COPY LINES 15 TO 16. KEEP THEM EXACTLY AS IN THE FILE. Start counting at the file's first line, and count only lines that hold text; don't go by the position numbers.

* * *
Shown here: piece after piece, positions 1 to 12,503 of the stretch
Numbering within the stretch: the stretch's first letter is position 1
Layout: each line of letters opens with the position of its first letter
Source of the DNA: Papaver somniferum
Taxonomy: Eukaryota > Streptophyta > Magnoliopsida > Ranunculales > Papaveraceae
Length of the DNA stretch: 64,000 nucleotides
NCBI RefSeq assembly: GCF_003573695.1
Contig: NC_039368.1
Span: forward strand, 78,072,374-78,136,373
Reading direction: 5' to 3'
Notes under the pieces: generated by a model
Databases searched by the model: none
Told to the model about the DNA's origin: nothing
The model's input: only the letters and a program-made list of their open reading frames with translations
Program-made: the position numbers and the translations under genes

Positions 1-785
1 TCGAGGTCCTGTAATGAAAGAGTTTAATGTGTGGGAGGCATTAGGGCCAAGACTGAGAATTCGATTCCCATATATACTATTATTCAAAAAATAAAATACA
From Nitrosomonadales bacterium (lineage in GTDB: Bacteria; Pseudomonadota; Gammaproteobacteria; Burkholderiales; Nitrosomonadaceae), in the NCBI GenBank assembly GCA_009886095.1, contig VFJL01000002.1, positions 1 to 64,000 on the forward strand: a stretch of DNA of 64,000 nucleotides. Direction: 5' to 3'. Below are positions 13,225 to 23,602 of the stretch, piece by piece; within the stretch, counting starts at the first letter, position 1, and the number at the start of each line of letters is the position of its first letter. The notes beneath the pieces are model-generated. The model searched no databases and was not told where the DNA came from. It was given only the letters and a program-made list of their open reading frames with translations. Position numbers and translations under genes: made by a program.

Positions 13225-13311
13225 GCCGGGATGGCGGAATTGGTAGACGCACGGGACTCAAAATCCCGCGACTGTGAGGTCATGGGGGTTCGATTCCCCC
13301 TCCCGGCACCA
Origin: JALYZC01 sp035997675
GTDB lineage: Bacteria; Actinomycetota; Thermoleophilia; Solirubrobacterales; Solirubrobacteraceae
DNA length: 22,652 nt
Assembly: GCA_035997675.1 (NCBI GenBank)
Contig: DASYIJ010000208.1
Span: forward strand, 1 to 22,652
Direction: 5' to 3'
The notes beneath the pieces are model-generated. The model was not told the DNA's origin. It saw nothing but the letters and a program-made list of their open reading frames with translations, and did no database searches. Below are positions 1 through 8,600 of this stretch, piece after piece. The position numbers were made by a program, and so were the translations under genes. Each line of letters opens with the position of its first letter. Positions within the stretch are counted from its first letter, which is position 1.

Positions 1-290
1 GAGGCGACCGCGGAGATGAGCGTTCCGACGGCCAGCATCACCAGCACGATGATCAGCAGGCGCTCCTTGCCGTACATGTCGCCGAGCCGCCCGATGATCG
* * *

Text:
Program-made: the position numbers and the translations under genes

Positions 1-785